Siemens debuts new Definition for CT with 1st dual source CT scanner

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With a backdrop of New York's Museum of Natural History and an introduction by CNN's Larry King (heart attack survivor and author of "Taking on Heart Disease"), Siemens Medical Solutions today unveiled the world's first dual source CT (DSCT) system. So what's the advantage of two sources? Two different x-ray energies allow physicians to better differentiate, characterize, isolate and distinguish bone, soft tissue and fluid, Siemens and clinical leaders said. Essentially, clearer images faster.

The company called the launch of the SOMATOM Definition "a breakthrough that will redefine the role of CT… making it possible to examine every patient - regardless of condition and heart rate." The system's speed makes it "faster than every beating heart" and capable of imaging full cardiac detail with as much as 50 percent less radiation exposure compared to traditional CT scans, according to Siemens. And just how fast is the gantry rotating at 40 Gs (speed of gravity), said Erich Reinhardt, Siemens Medical Solutions president and CEO.

The system offers dual energy acquisition -- two x-ray sources positioned at 90-degrees to one another, working at different energy settings. Applications include oncology, neurology, cardiology and acute care. But the large focus at the launch was its great potential in cardiac work since the system can image patients with high or irregular heart rates without beta blockers that have been previously needed to slow a patient's heart. The system also enables physicians to better identify and characterize plaque, an early indicator of heart disease.

"With dual source CT, we are entering a new era in CT," Reinhardt said. "This means achieving unprecedented temporal resolution of 83 milliseconds, independent of heart rates and saving up to 50 percent dose in cardiac scans when compared to conventional multislice CT scanners. And there are more applications in which time is of the essence, such as ER patients, and patients with acute chest pain, acute abdominal pain and stroke, even obese patients. With all of these, [the system] achieves high image quality. And this group is growing."

Reinhardt pointed out that Definition in one rotation can measure tissue differentiation between soft tissue, bone, vessels and plaque. "And it can extract information to characterize benign and malignant tissue. And we are exploring new contrast agents."

[Today] we've heard a lot about speed, but it is all about tissue specificity," said Robert Grossman, MD, professor and chairman of the Department of Radiology and professor of neurology, neurosurgery, physiology and neuroscience at New York University School of Medicine, which will be one of the first U.S. facilities to install the SOMATOM Definition. "In the ER, in the trauma patient or an acute neurological event, but in addition you want to understand the underlying abnormality and CT can do that. The development of [new] contrast agents will add to tissue specificity. I am very optimistic. It may impact diseases we can not even anticipate today, maybe such as back pain."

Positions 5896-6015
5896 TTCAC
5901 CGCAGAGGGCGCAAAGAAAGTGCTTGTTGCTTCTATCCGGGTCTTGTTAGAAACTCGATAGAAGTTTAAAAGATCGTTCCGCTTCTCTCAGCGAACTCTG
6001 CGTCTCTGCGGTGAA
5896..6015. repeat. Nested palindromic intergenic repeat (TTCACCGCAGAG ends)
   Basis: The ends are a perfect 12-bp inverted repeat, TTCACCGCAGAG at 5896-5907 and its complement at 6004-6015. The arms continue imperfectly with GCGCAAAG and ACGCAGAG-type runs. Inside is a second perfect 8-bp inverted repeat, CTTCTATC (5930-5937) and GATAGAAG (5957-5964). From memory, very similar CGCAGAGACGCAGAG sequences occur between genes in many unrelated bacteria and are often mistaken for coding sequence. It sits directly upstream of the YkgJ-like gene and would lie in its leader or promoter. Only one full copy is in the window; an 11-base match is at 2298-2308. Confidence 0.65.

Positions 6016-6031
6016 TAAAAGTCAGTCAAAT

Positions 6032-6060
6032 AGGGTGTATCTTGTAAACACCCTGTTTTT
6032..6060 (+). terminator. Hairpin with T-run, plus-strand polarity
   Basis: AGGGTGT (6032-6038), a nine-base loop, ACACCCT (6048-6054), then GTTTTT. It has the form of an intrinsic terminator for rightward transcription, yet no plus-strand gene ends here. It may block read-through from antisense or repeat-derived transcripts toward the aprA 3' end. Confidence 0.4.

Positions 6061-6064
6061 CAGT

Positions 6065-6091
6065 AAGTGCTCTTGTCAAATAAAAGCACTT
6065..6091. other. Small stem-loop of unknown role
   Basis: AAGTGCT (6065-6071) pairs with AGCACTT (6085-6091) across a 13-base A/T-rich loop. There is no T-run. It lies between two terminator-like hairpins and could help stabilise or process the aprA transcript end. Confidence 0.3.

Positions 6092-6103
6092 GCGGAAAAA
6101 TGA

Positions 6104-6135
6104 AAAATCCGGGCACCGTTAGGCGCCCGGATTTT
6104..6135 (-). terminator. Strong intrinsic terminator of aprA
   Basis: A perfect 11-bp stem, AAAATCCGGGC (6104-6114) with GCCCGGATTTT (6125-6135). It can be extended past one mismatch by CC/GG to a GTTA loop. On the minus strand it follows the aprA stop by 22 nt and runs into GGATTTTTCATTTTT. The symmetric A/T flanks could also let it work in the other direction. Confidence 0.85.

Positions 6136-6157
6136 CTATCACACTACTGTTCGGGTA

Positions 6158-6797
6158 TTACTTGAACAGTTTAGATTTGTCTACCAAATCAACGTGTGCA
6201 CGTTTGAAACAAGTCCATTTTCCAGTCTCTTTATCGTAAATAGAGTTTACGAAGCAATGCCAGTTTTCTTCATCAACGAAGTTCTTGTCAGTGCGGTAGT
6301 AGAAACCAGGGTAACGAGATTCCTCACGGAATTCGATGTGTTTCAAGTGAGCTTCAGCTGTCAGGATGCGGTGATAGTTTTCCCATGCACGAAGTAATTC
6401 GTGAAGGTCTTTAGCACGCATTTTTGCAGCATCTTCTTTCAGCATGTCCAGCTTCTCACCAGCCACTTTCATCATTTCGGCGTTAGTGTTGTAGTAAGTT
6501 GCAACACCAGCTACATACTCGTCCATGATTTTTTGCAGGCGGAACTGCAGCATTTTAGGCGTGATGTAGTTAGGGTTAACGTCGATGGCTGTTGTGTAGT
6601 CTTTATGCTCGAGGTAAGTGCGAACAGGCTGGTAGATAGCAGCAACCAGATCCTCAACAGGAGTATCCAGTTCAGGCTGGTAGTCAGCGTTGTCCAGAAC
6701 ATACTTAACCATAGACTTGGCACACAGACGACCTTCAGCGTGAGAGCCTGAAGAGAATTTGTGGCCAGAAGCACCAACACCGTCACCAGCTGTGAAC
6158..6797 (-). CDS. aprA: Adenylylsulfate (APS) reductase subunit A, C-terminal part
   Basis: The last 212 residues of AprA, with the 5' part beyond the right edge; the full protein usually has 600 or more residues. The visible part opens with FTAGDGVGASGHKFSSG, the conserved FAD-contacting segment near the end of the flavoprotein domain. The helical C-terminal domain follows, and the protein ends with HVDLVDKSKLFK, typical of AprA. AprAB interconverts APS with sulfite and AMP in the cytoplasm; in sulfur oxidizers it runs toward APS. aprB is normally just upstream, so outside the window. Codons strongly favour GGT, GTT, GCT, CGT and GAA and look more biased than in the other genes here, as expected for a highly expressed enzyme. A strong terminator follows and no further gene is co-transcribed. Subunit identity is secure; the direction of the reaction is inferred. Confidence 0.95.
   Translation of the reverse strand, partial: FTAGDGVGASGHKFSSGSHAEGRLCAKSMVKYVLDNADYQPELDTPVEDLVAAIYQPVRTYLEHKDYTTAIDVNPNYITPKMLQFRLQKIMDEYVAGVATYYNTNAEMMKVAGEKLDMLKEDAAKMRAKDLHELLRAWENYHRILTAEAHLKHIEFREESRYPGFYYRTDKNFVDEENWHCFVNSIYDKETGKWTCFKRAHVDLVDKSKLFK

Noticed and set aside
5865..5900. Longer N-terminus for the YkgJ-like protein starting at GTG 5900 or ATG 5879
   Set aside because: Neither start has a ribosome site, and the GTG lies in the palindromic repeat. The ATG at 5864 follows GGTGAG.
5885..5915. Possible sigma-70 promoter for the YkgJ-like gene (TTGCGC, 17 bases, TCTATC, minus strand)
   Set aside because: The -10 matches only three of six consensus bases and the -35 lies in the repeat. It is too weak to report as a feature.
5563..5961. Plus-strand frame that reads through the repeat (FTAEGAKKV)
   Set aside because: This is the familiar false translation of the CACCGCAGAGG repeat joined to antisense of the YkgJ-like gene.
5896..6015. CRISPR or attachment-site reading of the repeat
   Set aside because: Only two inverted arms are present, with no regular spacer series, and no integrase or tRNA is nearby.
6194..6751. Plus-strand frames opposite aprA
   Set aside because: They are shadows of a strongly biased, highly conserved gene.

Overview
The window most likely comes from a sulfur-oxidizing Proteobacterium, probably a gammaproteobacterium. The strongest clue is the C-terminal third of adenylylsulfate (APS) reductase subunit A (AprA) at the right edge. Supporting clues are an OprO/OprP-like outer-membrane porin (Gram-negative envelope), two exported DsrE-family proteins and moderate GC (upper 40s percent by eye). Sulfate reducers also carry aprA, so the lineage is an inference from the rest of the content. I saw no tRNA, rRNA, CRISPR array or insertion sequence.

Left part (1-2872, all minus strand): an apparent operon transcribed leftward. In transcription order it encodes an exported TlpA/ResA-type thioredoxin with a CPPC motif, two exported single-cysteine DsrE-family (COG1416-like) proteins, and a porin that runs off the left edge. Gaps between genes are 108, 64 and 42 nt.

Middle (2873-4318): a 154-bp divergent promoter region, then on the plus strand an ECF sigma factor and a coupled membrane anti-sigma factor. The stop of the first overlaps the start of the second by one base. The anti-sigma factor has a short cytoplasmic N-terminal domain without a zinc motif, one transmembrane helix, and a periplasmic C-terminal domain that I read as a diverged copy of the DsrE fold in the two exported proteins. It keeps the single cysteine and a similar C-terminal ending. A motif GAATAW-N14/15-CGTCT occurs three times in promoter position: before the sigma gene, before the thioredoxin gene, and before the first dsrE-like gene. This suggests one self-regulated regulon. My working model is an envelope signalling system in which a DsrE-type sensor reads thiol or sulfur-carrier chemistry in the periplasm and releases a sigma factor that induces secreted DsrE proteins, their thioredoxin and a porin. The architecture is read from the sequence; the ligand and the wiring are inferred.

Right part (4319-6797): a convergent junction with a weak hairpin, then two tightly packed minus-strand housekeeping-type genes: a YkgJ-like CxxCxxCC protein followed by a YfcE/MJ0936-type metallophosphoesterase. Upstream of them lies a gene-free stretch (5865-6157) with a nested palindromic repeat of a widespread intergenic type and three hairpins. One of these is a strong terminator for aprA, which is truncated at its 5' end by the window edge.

Siemens' touted the system as a one-stop tool for diagnosis in acute-care imaging, such as the assessment of patients with acute chest pain, abdominal pain, and suspicion of stroke.

 "With more than 55 million procedures conducted in the United States each year, CT already has a tremendous impact on detecting disease," Reinhardt said. "The Siemens SOMATOM Definition will allow physicians to utilize CT technology in new areas of research, bring the benefits of CT to more patients, and enable physicians to diagnose disease earlier and more cost effectively."

Siemens touts the SOMATOM Definition as faster than any existing CT technology. This dual source CT system uses two x-ray sources and two detectors at the same time - the same 32-slice detectors used in the 64-slice SOMATOM Sensation - compared to all other CT systems that use only one source and detector. With 0.33 seconds per rotation, electrocardiogram-synchronized imaging can be performed with 83-millisecond temporal resolution, independent of the heart rate, resulting in motion-free cardiac images.

It features a 31-inch bore opening and a 79-inch scan range, which increases patient comfort and access and allows clinicians to image more of the body in less time. With the SOMATOM family of products, it shares z-Sharp Technology, the STRATON x-ray tube and CARE solutions.

The first SOMATOM Definition was installed at the University of Erlangen, Germany, last month and is being used for technical and clinical research as well as regular patient care.

The first U.S. installs will take place at Mayo Clinic, Rochester, Minn.; Cleveland Clinic Foundation, Ohio; New York University Medical Center; William Beaumont Hospital in Royal Oak, Mich.; UCLA Medical Center in Los Angeles and Stanford University Medical Center in Palo Alto, Calif., in early 2006.  A unit also is due to be placed in early 2006 at Grosshadern Clinic in Munich, Germany. The system gained FDA clearance in September.